37. Erb K-H, Kastner T, Luyssaert S, Houghton RA, Kuemmerle T, Olofsson P, Haberl H (2013) Commentary: bias in the attribution of forest carbon sinks. Nat Clim Change 3(10):854–856CrossRefGoogle Scholar
  38. FAO (2010) Global forest resource assessment 2010. Food and Agriculture Organization of the United Nations, Rome, ItalyGoogle Scholar
  39. FAO (2013) Forests and water—international momentum an action. Food and Agriculture Organization of the United Nations, Rome, Italy, 76 ppGoogle Scholar
  40. FAO (2014) State of the world’s forests: enhancing the socioeconomic benefits from forests. Food and Agriculture Organization of the United Nations, Rome, Italy, p 133Google Scholar
  41. FAO (2015) Global forest resources assessment 2015. Food and Agriculture Organization of the United Nations, pp 245.  Available online at http://www.fao.org/forest-resources-assessment/en/
  42. FAOSTAT (2016) Food and agriculture organization global statistics web page. Food and Agriculture Organization of the United Nations, Statistical Division. http://faostat3.fao.org/. Accessed Aug 2016
  43. Field CB, Behrenfeld MJ, Randerson JT, Falkowski P (1998) Primary production of the biosphere: integrating terrestrial and oceanic components. Science 281(5374):237–240. doi: 10.1126/science.281.5374.237 CrossRefGoogle Scholar
  44. Friedlingstein P, Cox P, Betts R, Bopp L, Von Bloh W, Brovkin V, Cadule P, Doney S, Eby M, Fung I, Bala G, John J, Jones C, Joos F, Kato T, Kawamiya M, Knorr W, Lindsay K, Matthews HD, Raddatz T, Rayner P, Reick C, Roeckner E, Schnitzler KG, Schnur R, Strassmann K, Weaver AJ, Yoshikawa C, Zeng N (2006) Climate-carbon cycle feedback analysis: results from the (CMIP)-M-4 model intercomparison. J Climate 19(14):3337–3353. doi: 10.1175/jcli3800.1 CrossRefGoogle Scholar
  45. Friedlingstein P, Houghton RA, Marland G, Hackler J, Boden TA, Conway TJ, Canadell JG, Raupach MR, Ciais P, Le Quéré C (2010) Update on CO2 emissions. Nat Geosci 3(12):811–812. doi: 10.1038/ngeo1022 CrossRefGoogle Scholar
  46. Gibbs HK, Brown S, Niles JO, Foley JA (2007) Monitoring and estimating tropical forest carbon stocks: making REDD a reality. Environ Res Lett 2(4). doi: 10.1088/1748-9326/2/4/045023
  47. Gough CM, Vogel CS, Schmid HP, Su HB, Curtis PS (2008) Multi-year convergence of biometric and meteorological estimates of forest carbon storage. Agric For Meteorol 148(2):158–170. doi: 10.1016/j.agrformet.2007.08.004 CrossRefGoogle Scholar
  48. Goulden ML, McMillan AMS, Winston GC, Rocha AV, Manies KL, Harden JW, Bond-Lamberty BP (2011) Patterns of NPP, GPP, respiration, and NEP during boreal forest succession. Glob Change Biol 17(2):855–871. doi: 10.1111/j.1365-2486.2010.02274.x CrossRefGoogle Scholar
  49. Gower ST, McMurtrie RE, Murty D (1996) Aboveground net primary production decline with stand age: potential causes. Trends Ecol Evol 11(9):378–382. doi: 10.1016/0169-5347(96)10042-2 CrossRefGoogle Scholar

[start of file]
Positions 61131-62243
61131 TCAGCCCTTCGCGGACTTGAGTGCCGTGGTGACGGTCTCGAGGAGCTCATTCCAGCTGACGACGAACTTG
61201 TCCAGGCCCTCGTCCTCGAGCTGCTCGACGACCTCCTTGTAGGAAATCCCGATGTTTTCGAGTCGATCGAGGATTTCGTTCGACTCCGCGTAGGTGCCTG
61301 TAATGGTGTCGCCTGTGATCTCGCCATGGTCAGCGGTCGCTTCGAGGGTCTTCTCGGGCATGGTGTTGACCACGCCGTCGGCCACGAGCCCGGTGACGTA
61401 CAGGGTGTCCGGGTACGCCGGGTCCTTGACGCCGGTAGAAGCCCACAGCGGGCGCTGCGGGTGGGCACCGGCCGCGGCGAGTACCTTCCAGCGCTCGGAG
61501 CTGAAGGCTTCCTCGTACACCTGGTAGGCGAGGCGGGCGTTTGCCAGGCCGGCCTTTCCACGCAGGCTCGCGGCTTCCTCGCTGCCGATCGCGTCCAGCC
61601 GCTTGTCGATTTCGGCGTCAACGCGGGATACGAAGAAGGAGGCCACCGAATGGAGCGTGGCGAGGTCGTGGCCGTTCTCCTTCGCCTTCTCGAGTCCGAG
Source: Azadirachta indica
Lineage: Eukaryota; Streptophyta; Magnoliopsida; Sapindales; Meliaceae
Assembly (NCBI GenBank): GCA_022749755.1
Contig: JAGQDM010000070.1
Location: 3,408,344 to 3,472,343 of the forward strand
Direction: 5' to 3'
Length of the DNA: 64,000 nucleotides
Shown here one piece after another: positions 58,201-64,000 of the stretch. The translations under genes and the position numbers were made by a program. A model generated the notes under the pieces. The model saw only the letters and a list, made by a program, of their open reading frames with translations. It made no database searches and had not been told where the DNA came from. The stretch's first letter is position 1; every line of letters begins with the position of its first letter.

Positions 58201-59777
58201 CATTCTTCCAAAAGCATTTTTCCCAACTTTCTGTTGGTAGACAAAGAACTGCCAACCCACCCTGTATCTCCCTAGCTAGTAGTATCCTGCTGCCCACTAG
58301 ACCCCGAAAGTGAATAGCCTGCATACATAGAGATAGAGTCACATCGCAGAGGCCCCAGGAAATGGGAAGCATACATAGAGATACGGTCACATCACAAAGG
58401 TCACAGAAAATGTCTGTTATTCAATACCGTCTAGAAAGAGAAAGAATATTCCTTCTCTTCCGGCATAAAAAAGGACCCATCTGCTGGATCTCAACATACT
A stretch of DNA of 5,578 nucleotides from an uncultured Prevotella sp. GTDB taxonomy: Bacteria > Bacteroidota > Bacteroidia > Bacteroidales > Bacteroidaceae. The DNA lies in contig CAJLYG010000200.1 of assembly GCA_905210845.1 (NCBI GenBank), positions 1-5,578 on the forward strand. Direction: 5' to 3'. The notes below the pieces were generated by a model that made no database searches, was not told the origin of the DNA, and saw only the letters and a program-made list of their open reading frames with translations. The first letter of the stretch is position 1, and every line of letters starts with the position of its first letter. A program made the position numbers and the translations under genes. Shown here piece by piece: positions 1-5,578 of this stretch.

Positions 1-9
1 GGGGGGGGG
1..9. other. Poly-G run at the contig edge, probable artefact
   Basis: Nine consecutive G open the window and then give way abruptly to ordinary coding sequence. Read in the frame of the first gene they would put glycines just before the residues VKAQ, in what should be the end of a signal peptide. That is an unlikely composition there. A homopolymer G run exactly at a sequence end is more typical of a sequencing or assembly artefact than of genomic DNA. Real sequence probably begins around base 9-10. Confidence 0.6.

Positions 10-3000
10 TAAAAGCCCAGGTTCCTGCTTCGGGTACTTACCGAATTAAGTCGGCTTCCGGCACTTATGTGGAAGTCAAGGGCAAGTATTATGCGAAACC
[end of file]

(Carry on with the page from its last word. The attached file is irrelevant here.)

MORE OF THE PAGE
50. Grainger A (2008) Difficulties in tracking the long-term global trend in tropical forest area. Proc Natl Acad Sci USA 105(2):818–823. doi: 10.1073/pnas.0703015105 CrossRefGoogle Scholar
  51. Guo LB, Gifford RM (2002) Soil carbon stocks and land use change: a meta analysis. Glob Change Biol 8(4):345–360. doi: 10.1046/j.1354-1013.2002.00486.x CrossRefGoogle Scholar
  52. Guo ZD, Hu HF, Pan YD, Birdsey RA, Fang JY (2014) Increasing biomass carbon stocks in trees outside forests in China over the last three decades. BioGeosciences 11(15):4115–4122. doi: 10.5194/bg-11-4115-2014 CrossRefGoogle Scholar
  53. Gustafson EJ, Shvidenko AZ, Sturtevant BR, Scheller RM (2010) Predicting global change effects on forest biomass and composition in south-central Siberia. Ecol Appl 20(3):700–715. doi: 10.1890/08-1693.1 CrossRefGoogle Scholar
  54. Haberl H, Erb KH, Krausmann F, Gaube V, Bondeau A, Plutzar C, Gingrich S, Lucht W, Fischer-Kowalski M (2007) Quantifying and mapping the human appropriation of net primary production in earth’s terrestrial ecosystems. Proc Natl Acad Sci USA 104(31):12942–12945. doi: 10.1073/pnas.0704243104 CrossRefGoogle Scholar
  55. Hansen MC, Potapov PV, Moore R, Hancher M, Turubanova SA, Tyukavina A, Thau D, Stehman SV, Goetz SJ, Loveland TR, Kommareddy A, Egorov A, Chini L, Justice CO, Townshend JRG (2013) High-resolution global maps of 21st-century forest cover change. Science 342(6160):850–853. doi: 10.1126/science.1244693 CrossRefGoogle Scholar
  56. Hardiman BS, Gough CM, Halperin A, Hofmeister KL, Nave LE, Bohrer G, Curtis PS (2013) Maintaining high rates of carbon storage in old forests: a mechanism linking canopy structure to forest function. For Ecol Manag 298:111–119. doi: 10.1016/j.foreco.2013.02.031 CrossRefGoogle Scholar
  57. Heath LS, Smith JE (2000) Soil carbon accounting and assumptions for forestry and forest-related land use change. In: Joyce LA, Birdsey R (eds) Impact of climate change on America’s forests: a technical document supporting the 2000 Usda forest service RPA assessment, vol 59. US Department of Agriculture, Forest Service, Rocky Mountain Research Station, Fort Collins, Colorado, USA, pp 89–101Google Scholar
  58. Heath LS, Smith JE, Skog KE, Nowak DJ, Woodall CW (2011) Managed forest carbon estimates for the US greenhouse gas inventory, 1990–2008. J For 109(3):167–173Google Scholar
  59. Hicke JA, Jenkins JC, Ojima DS, Ducey M (2007) Spatial patterns of forest characteristics in the western United States derived from inventories. Ecol Appl 17(8):2387–2402. doi: 10.1890/06-1951.1 CrossRefGoogle Scholar
  60. Hicke JA, Allen CD, Desai AR, Dietze MC, Hall RJ, Hogg EH, Kashian DM, Moore D, Raffa KF, Sturrock RN, Vogelmann J (2012) Effects of biotic disturbances on forest carbon cycling in the United States and Canada. Glob Change Biol 18(1):7–34. doi: 10.1111/j.1365-2486.2011.02543.x CrossRefGoogle Scholar